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A Final Restraining Order Does Not Have to be Forever

 

In a recent post, I wrote about the best ways to defend against a Final Restraining Order (FRO). However, unfortunately, it is not always possible to successfully defend against the entry of an FRO.  Therefore, defendants need to know the serious consequences associated with an FRO.  They also need to understand that “final” does not necessarily mean “forever” in this particular context. There is statutory authority that allows for Final Restraining Orders to be dissolved or modified under certain circumstances. This is generally not a quick fix though and the Courts will not entertain such an application lightly.

New Jersey Statute

Pursuant to the relevant statute: “Upon good cause shown, any final order may be dissolved or modified upon application to the Family Part of the Chancery Division of the Superior Court, but only if the judge who dissolves or modifies the order is the same judge who entered the order, or has available a complete record of the hearing or hearings on which the order was based.”

Looking at this statutory language, there are several things of note to consider. First, the sole requirement is the showing of ‘good cause’. Secondly, it is important to note that the judge who enters the final restraining order must be the judge who considers an application dissolution or modification. If that judge is unavailable, then a different judge can hear that application ONLY if he or she has a complete transcript of the prior proceedings that led to the entry of the FRO. Please note that a different judge will require additional time and expense.

11 Factors

There is a published trial court decision. It sets forth a list of eleven (11) factors for any Court to consider when making a determination on a modification or dissolution of a FRO application. The factors are as follows:

  1. Whether the victim consented to lift the restraining order;
  2. Whether the victim fears the defendant;
  3. The nature of the relationship between the parties today;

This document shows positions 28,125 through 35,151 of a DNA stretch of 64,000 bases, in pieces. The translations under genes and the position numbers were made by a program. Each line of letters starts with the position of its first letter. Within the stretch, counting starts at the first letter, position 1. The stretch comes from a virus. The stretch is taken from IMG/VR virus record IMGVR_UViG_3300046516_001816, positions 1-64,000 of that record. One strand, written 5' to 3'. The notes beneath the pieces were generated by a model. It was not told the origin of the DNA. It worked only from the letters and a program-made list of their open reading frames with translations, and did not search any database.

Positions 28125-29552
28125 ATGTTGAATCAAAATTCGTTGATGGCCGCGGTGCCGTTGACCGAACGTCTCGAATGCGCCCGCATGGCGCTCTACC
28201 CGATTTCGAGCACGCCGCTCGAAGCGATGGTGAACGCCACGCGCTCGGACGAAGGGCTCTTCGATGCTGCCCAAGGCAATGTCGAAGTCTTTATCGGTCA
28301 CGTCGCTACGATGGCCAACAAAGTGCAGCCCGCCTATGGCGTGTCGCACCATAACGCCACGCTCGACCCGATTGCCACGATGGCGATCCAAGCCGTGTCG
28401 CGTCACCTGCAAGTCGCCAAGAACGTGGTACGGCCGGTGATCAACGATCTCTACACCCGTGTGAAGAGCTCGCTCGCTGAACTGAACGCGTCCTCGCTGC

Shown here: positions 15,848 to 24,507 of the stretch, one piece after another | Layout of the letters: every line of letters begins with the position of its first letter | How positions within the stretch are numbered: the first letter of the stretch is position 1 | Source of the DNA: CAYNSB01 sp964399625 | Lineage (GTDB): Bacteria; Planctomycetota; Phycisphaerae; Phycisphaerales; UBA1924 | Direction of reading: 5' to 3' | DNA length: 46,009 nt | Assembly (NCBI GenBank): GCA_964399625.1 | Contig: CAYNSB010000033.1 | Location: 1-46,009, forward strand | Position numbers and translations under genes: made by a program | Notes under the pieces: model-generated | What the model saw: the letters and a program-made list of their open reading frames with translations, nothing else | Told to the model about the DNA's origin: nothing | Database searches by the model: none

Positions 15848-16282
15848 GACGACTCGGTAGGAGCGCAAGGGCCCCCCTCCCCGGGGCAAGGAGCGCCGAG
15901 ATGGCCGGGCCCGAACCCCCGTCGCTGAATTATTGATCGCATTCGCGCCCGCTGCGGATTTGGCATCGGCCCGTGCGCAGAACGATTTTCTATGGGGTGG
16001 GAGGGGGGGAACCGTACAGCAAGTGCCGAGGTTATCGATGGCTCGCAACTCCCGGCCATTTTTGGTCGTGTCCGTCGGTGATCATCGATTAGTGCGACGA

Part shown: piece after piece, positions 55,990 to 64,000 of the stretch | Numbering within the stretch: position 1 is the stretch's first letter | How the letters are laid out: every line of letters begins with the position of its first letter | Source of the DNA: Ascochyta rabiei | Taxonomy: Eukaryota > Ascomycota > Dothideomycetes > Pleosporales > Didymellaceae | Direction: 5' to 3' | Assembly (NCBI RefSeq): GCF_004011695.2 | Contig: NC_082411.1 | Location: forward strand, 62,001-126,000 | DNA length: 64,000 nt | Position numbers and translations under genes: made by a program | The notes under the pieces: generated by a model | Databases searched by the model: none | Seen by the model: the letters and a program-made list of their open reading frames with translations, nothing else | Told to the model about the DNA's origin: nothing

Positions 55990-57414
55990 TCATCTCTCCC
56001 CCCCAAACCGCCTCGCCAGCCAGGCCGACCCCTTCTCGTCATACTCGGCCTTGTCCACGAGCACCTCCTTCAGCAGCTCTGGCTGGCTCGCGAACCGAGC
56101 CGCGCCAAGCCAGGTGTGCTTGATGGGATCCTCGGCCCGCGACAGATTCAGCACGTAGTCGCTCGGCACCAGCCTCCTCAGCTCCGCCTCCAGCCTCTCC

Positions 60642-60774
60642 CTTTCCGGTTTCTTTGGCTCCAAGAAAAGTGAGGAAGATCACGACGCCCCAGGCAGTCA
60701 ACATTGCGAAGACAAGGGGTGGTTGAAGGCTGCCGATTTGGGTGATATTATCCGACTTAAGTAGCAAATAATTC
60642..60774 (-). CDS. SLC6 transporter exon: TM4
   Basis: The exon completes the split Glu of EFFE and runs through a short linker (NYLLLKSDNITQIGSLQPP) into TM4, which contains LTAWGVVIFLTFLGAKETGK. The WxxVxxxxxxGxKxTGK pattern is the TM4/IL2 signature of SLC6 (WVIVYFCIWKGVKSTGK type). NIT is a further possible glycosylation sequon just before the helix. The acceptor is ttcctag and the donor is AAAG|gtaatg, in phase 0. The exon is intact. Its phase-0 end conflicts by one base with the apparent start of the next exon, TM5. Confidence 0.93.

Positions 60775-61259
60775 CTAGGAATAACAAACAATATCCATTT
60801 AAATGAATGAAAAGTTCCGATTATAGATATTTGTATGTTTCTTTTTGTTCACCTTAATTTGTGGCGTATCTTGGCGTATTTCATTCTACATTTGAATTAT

4. The number of times that the defendant has been convicted of contempt for violating the order;
  5. Whether the defendant has a continuing involvement with drug or alcohol abuse;
  6. If the defendant has been involved in other violent acts with other persons;
  7. Whether the defendant has engaged in counseling;
  8. The age and health of the defendant;
  9. Whether the victim is acting in good faith when opposing the defendant’s request;
  10. Whether another jurisdiction has entered a restraining order protecting the victim from the defendant; and
  11. Other factors deemed relevant by the court.

Factors #2 & #9

Factor #2 – Courts are to analyze fear as the objective fear which a reasonable victim similarly situated would have under the circumstances. The Courts are NOT analyzing the subjective fear of that particular victim, as this would simply amount to a situation where the victim would always be 100% in control of whether or not a FRO could be dissolved or modified.

Factor #9 – Courts are specifically tasked with making a determination as to the basis upon which a victim is seeking to object to this type of application. As previously noted, the Courts must be aware of the situations where “one party to a divorce action abuses the Act to gain advantage in the underlying matrimonial action.”  This is worth noting because the victim must have a good faith reason for objecting to this type of application.

Burden of Proof

It will always be the defendant’s burden of proof.  He or she must show changes in circumstances that warrant a dissolution or modification of a FRO.  And, arguments must be based upon the complete analysis of the factors set forth above. It is always best to navigate these sensitive matters with the assistance of counsel. One with experience at presenting the best application for modification or termination of the Final Restraining Order.

Contact us for more information regarding FROs, or if you have other family law questions.

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